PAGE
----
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Considerable overlap between HIV and Shigella epidemics in the UK
Michael Carter, 2016-04-26 10:00:00
third of cases of non-travel-related Shigella dysentery in the UK involve
HIV-positive patients, according to research presented to the annual conference
of the British HIV Association in Manchester last week. Most of these cases were in men who have sex with men (MSM) living with HIV. The investigators believe their findings confirm previous
research showing that HIV-positive MSM are a new high-risk group for Shigella,
with the infection being transmitted sexually.
Shigella is a
bacterial infection that can cause severe dysentery. Historically, cases in the
UK have been associated with travel to low-income countries with poor hygiene.
It is highly infectious and has very unpleasant symptoms, including fever,
severe bloody diarrhoea and abdominal cramps. Complications can include dehydration,
and more rarely, bacteraemia, Reiter’s syndrome (a type of arthritis that occurs when
bacteria enters the body) and a syndrome that can lead to kidney failure.
Outbreaks of Shigella
have been documented in MSM since the 1970s. A new profile of Shigella patients
is emerging in the UK and similar countries. Cases often involve HIV-positive
MSM, reporting sexual activities such as rimming (anal-oral contact) and
fisting, high numbers of sexual partners, dense sexual networks, “chemsex” and
attendance at sex parties. This risk profile overlaps with that for other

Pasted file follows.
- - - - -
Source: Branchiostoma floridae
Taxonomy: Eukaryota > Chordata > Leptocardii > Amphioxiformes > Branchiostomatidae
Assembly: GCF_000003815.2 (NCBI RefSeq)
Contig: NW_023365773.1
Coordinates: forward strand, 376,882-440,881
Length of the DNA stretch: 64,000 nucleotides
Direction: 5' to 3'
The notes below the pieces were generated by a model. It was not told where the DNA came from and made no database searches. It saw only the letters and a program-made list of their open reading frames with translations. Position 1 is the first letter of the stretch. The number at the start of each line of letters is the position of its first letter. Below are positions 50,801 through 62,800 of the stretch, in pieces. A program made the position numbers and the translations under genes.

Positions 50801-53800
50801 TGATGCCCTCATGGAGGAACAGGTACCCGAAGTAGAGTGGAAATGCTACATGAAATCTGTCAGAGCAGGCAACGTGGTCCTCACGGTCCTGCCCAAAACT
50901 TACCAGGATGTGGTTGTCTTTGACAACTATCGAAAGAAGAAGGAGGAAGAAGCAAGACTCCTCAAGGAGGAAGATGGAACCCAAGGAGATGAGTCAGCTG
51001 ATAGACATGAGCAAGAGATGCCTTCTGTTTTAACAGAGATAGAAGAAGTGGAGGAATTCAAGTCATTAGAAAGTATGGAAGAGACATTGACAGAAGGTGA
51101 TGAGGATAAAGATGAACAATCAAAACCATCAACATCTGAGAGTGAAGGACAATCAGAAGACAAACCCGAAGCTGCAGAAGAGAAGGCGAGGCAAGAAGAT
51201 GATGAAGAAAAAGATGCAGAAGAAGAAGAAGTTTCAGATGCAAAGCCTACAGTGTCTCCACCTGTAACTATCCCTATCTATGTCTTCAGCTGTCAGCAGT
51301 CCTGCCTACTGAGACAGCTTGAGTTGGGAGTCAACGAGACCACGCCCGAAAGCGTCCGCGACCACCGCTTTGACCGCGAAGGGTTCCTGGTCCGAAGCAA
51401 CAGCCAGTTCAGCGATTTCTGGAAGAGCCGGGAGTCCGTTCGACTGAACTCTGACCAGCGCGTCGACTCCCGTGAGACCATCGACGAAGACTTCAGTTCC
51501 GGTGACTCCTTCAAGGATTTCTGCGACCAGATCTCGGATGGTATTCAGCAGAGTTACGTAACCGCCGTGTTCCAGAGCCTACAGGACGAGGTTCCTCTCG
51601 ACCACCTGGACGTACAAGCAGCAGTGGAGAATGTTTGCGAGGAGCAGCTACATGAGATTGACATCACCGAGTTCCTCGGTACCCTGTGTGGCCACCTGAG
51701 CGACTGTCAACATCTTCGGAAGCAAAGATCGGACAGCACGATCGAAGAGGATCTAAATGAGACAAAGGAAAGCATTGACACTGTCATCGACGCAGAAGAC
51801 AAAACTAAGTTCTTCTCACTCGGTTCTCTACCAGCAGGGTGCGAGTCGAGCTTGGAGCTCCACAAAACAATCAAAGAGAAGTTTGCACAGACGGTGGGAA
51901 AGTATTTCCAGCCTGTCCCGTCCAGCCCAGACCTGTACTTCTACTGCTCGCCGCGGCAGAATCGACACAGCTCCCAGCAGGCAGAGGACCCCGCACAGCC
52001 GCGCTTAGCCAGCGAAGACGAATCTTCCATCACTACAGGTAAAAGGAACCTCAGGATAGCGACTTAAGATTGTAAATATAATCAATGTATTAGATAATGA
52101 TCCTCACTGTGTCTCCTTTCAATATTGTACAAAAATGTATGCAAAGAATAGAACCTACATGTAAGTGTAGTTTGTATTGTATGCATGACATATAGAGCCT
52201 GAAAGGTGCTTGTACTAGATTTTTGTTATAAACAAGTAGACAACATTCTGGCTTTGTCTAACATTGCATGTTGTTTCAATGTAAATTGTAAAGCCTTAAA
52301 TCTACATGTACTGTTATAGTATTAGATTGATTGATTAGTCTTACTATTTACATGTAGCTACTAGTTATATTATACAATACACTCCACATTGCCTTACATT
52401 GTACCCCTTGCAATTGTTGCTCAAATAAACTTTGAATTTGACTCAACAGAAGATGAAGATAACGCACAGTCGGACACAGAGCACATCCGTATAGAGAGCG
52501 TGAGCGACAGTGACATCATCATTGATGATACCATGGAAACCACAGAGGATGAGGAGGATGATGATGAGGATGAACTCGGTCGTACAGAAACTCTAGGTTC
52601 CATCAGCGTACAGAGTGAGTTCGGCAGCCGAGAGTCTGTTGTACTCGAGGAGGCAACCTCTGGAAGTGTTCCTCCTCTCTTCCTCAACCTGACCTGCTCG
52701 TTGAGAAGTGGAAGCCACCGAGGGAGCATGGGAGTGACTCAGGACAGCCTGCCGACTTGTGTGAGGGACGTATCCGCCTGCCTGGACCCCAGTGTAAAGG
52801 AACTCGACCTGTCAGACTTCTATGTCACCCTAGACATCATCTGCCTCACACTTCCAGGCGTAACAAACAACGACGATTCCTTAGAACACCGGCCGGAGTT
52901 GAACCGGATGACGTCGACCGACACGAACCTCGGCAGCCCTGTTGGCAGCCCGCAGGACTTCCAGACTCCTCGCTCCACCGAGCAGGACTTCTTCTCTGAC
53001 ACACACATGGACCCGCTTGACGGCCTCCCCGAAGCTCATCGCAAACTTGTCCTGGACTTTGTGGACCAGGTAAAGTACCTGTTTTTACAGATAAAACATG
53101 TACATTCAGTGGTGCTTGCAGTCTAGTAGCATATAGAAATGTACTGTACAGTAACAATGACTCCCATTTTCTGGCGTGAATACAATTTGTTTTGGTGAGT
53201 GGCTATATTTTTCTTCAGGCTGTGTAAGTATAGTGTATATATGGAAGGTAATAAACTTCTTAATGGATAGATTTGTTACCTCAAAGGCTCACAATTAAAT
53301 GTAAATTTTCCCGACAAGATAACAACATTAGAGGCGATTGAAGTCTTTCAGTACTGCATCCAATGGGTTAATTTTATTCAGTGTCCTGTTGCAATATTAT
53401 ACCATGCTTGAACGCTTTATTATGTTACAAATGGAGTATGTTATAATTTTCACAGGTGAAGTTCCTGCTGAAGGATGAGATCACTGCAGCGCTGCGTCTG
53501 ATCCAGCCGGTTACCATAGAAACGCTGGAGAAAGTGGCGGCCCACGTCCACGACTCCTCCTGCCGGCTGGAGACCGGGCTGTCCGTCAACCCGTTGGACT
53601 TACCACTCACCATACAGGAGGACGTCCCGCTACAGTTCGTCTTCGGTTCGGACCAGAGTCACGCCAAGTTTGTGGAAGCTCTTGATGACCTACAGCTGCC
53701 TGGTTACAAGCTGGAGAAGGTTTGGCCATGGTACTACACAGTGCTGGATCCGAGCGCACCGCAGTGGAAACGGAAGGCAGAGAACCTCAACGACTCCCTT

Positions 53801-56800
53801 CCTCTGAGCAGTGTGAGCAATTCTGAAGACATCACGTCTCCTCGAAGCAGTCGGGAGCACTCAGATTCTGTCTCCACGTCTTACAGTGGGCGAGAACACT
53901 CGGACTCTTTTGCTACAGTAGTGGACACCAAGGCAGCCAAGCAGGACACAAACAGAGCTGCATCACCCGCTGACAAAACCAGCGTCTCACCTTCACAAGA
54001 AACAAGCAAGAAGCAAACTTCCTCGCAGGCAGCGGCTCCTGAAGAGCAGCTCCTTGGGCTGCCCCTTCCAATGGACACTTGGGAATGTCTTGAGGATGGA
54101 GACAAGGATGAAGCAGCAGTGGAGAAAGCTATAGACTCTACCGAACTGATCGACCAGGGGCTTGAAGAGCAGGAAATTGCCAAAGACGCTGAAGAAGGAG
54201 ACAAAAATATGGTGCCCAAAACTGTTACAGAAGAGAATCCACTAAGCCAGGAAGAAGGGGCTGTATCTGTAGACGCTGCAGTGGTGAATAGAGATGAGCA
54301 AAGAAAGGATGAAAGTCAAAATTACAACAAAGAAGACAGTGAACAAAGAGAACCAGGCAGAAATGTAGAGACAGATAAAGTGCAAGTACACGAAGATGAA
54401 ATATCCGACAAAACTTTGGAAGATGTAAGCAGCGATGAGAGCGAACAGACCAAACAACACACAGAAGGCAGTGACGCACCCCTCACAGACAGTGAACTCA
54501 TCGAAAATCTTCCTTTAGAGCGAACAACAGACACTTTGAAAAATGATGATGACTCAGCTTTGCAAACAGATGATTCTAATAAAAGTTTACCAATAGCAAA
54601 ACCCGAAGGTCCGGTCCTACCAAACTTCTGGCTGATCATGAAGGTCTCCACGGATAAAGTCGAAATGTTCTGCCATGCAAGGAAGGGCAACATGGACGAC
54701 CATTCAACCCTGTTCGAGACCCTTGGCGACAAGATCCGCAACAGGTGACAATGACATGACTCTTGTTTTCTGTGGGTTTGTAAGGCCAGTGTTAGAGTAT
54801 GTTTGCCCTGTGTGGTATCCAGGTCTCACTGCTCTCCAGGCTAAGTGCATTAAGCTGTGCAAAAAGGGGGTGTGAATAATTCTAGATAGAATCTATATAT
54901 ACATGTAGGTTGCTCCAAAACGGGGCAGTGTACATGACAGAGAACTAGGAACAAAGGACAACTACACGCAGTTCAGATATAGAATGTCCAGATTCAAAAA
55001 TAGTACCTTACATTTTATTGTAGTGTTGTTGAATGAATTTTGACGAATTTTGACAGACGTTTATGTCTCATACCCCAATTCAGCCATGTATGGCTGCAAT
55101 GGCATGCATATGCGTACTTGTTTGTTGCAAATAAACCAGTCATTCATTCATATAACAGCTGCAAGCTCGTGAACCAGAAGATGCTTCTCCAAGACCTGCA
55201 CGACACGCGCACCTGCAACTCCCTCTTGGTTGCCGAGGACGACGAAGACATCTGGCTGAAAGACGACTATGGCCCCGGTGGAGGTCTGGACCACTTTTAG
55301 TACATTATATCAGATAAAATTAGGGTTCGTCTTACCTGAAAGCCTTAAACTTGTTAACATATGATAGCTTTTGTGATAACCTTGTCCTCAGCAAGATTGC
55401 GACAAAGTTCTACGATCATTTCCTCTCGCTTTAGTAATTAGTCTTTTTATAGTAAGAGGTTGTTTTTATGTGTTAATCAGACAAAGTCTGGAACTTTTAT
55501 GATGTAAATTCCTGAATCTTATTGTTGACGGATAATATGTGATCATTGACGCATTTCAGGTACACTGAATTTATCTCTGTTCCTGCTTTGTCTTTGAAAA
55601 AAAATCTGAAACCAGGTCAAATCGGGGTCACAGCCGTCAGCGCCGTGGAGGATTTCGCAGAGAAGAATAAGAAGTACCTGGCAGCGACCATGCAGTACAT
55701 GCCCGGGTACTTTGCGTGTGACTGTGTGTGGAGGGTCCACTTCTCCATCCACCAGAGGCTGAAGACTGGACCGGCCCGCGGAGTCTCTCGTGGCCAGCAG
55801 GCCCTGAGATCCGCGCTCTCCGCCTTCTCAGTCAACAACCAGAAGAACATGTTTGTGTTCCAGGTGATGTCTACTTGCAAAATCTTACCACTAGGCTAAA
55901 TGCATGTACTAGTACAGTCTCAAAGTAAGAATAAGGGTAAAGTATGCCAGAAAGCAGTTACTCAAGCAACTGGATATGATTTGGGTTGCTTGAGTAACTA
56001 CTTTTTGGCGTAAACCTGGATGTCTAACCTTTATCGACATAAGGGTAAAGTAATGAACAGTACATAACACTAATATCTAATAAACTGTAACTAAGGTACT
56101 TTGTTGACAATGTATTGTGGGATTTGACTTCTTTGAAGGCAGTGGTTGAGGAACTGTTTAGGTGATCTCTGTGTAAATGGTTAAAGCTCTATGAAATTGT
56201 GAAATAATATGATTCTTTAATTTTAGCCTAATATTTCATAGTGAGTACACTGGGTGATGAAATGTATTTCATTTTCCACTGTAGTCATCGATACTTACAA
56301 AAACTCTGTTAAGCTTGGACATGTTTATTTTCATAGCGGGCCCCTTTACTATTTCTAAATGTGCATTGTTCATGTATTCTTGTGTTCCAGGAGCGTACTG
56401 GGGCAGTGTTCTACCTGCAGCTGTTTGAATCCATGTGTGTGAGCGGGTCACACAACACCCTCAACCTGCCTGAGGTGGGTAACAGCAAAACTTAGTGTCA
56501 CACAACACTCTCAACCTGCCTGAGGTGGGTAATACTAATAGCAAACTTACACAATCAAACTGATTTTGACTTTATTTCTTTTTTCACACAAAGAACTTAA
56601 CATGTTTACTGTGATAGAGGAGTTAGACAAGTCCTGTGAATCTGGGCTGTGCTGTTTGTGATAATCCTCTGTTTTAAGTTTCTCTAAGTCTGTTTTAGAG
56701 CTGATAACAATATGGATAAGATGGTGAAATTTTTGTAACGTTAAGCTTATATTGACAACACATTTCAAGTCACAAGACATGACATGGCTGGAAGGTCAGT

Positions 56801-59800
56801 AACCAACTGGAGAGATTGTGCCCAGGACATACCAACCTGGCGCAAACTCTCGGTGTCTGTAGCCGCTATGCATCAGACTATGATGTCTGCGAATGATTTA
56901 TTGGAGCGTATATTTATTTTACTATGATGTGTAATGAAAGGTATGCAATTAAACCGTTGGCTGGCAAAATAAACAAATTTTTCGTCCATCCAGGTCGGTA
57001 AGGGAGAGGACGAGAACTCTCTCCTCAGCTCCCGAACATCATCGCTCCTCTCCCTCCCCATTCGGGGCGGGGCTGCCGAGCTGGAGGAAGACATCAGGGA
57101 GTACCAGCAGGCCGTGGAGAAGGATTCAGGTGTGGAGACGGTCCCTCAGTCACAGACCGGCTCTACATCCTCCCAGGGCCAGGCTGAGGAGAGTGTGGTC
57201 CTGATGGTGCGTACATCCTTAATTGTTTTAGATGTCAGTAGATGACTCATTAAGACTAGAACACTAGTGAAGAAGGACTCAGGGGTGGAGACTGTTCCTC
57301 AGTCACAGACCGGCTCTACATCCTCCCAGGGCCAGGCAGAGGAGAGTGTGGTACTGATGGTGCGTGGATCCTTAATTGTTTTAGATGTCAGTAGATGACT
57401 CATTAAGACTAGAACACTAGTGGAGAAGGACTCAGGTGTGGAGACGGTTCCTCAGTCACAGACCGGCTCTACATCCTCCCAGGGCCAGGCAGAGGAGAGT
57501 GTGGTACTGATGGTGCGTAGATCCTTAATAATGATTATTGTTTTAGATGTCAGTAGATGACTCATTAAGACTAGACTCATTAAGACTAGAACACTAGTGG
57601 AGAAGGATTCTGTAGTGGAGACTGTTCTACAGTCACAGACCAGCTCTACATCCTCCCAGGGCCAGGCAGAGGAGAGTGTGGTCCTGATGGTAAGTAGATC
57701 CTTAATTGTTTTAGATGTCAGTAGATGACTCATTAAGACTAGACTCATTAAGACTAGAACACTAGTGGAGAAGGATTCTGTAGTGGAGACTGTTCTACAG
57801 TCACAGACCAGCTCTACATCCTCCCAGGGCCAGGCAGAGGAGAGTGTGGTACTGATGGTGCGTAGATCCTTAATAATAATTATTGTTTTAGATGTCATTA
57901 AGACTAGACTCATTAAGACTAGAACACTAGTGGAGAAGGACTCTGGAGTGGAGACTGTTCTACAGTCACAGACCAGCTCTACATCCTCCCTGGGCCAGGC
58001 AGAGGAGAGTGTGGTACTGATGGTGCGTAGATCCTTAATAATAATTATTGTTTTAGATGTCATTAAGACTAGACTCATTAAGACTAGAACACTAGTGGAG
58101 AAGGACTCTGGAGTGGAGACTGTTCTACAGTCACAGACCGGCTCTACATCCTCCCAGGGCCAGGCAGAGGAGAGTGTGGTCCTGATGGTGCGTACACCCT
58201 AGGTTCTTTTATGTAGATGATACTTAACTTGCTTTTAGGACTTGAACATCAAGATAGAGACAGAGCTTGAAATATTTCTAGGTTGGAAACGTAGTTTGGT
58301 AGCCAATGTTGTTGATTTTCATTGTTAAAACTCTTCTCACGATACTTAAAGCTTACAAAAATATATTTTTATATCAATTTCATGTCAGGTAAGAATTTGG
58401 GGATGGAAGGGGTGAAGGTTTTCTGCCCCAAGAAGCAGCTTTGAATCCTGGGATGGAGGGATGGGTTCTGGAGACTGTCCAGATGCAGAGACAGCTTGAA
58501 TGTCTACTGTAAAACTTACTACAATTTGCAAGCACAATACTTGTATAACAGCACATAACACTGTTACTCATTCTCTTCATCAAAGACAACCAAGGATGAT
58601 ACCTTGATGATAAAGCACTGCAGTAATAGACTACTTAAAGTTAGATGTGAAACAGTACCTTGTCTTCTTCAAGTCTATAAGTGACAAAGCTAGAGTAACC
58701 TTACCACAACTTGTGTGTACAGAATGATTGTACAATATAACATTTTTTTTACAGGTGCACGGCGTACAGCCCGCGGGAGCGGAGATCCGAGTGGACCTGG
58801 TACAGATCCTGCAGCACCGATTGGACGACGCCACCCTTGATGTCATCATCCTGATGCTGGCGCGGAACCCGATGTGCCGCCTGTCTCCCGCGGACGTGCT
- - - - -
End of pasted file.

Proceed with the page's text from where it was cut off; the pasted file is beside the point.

emergent sexually transmitted infections in HIV-positive MSM, including
hepatitis C virus (HCV), lymphogranuloma
venereum (LGV) and resurgent
Diagnoses of travel-related Shigella in the UK have
been increasing steadily since 2004, reaching a peak of approximately 700
cases in 2010 before falling to a little over 400 diagnoses in 2014.
Non-travel-related diagnoses overtook travel-related
diagnoses in 2012 and over 800 non-travel-related cases of Shigella were
diagnoses in 2014.
A team of investigators from Public Health England
used nationally collected surveillance data to determine the role of HIV in the
UK’s ongoing Shigella epidemic.
Information on all 10,027 Shigella diagnoses made
between 2003 and 2015 was obtained. This included date of diagnosis, age and
association with travel. The investigators also obtained data on all 139,950
HIV cases diagnosed in the UK, including gender, sexuality, clinical data and
date of diagnosis. The two datasets were anonymously linked, enabling the
researchers to determine the proportion of Shigella cases that involved
patients with HIV, the proportion who were MSM and temporal trends in
Overall, 1184 (12%) Shigella diagnoses were in
patients with HIV. When diagnoses were broken down according to their
association with travel, it was revealed that 1050 of these cases were
non-travel-related and just 134 were related to travel.
Relatively few travel-related diagnoses involved
HIV-positive men (5%) or women (1%).
But when non-travel-related cases were examined, it was
shown that 30% of all diagnoses were in HIV-positive men and 2% involved
Closer analyses of non-travel-related cases in
HIV-positive men showed that 94% involved MSM. Just under a half were taking
HIV-therapy and 69% had a viral load below 400 copies/ml.
Diagnoses of non-travel-related Shigella among
HIV-positive men increased steadily from 55.5 per 100,000 diagnosed HIV
population in 2005 to 364.4 cases per 100,000 by 2014. An especially sharp
increase in diagnoses was recorded after 2011.
The investigators conclude that 30% of men diagnosed
with non-travel associated Shigella were diagnosed with HIV and most of these
were MSM. The investigators recommend that all HIV-positive men presenting with
lower gastrointestinal tract infections should be considered for Shigella. They
also believe their findings are consistent with current understanding about
high-risk sexual behaviour among HIV-positive MSM.